COORDINATE-Diabetes: Improving Adoption of Evidenced-Based Therapies

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The COORDINATE-Diabetes team was tasked with addressing the difficulties encountered by clinicians, patients, and healthcare systems in implementing guideline-recommended treatments for individuals with Type 2 diabetes and cardiovascular disease. To tackle this challenge, DCRI experts randomized 42 cardiology clinics across the U.S. into two groups: an intervention arm that emphasized evidence-based care and another that followed standard care. The intervention was multifaceted, involving the creation of a clinic-specific interdisciplinary care pathway, the provision of audit and feedback reports, the distribution of educational tools to both providers and patients, and additional resources. Trial results were revealed in a late-breaking session at ACC in 2023 and showed a significant 23.4% absolute difference in the prescription of all three evidence-based therapies between the standard care and intervention groups. This comprehensive intervention effectively enhanced the adoption of evidence-based therapies among adults with Type 2 diabetes and atherosclerotic cardiovascular disease (ASCVD).

RACE-CARS: Improving Survival Rates

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The RACE-CARS Trial aims to improve the survival rates of patients who experience sudden cardiac arrest in community or outpatient settings. Our experts have devised a three-pronged intervention strategy currently being implemented in collaboration with emergency medical service agencies across 31 counties in North Carolina. The first intervention focuses on enhancing 911 telecommunicator recognition and performance of telecommunicator-assisted CPR. The second intervention seeks to boost first responder performance and increase the availability of automated external defibrillators. The third intervention involves conducting mass community training in hands-only CPR. The trial is expected to conclude in 2026.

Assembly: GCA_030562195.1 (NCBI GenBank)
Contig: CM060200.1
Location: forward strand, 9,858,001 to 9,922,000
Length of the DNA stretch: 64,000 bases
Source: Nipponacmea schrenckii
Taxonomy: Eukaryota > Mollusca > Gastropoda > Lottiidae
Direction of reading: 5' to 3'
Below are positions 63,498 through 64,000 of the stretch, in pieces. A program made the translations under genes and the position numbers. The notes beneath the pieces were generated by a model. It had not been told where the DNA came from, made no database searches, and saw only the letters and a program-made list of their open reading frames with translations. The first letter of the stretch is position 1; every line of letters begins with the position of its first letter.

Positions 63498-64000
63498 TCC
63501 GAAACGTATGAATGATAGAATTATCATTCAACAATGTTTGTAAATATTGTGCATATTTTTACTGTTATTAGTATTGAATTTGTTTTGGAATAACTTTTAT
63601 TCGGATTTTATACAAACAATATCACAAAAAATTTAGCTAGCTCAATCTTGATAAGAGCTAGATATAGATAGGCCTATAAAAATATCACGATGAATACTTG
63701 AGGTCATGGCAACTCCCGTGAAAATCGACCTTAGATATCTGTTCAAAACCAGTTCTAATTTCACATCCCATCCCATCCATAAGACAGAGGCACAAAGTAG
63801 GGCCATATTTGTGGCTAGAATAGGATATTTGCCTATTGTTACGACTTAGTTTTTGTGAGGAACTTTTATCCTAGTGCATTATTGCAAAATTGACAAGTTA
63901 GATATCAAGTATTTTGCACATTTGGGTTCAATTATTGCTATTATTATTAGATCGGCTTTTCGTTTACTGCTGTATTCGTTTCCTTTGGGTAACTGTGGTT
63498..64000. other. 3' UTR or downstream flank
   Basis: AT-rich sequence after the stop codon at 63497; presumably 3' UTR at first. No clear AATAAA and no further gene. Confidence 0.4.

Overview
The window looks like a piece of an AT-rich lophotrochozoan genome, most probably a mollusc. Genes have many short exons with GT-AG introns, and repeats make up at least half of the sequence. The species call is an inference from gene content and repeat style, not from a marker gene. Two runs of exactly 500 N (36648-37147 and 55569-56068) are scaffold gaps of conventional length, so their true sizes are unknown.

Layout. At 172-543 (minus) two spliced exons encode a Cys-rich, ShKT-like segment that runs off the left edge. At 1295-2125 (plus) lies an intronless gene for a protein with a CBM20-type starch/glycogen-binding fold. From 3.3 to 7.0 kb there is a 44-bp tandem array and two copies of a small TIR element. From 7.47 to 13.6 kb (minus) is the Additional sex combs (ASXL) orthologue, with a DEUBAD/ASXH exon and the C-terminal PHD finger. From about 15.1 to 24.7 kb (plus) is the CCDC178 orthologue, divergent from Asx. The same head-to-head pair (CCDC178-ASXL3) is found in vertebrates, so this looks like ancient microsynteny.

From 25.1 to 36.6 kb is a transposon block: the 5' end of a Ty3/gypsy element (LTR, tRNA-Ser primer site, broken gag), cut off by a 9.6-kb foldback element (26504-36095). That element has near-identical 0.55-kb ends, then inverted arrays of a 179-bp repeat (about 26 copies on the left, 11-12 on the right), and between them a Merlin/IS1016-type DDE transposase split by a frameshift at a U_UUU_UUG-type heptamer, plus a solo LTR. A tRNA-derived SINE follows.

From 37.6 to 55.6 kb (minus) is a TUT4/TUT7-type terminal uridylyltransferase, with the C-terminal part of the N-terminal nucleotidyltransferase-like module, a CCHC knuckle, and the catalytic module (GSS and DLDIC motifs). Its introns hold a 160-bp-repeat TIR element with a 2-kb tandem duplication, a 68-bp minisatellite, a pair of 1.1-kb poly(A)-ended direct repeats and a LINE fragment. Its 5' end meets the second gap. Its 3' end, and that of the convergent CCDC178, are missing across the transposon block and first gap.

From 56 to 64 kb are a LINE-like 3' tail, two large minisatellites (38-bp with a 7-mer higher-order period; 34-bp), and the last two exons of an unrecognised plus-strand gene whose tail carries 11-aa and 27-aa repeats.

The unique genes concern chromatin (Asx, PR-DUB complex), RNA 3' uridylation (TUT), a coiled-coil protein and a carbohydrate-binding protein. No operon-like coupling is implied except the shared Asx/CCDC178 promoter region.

Partnering for Meaningful Change

The DCRI collaborates across academic, industry, government, and community organizations to foster a collective of partners committed to innovative patient-centered solutions.

DCRI’s First Implementation Summit

Evidence-based therapies for cardiorenal metabolic disease can only be implemented when partners collaborate. On February 27, 2024, the first DCRI Implementation Summit on “Scalability, Spread, and Sustainability” brought together clinical researchers, payers, funders, and pharmaceutical industry leaders to collaborate on ideas to improve knowledge translation in cardiology research. Key themes from the meeting included aligning stakeholders, disseminating implementation strategies, working with community partners, funding and producing impactful implementation research, and training current and future generations of experts.

DCRI Implementation Science Collaborative

The DCRI Implementation Science Collaborative is comprised of Duke experts recognized across their respective disciplines for rigorous clinical research and science-backed approaches to implementation that result in meaningful outcomes for patients and healthcare delivery systems.

Professor in Population Health Sciences
Donald F. Fortin, M.D. Distinguished Professor of Medicine
Duke Health Cardiology Professor
Professor of Biostatistics & Bioinformatics
Professor in Population Health Sciences
Associate Professor in Population Health Sciences
Associate Professor of Medicine
Donald F. Fortin, M.D. Distinguished Professor of Medicine
Professor in Population Health Sciences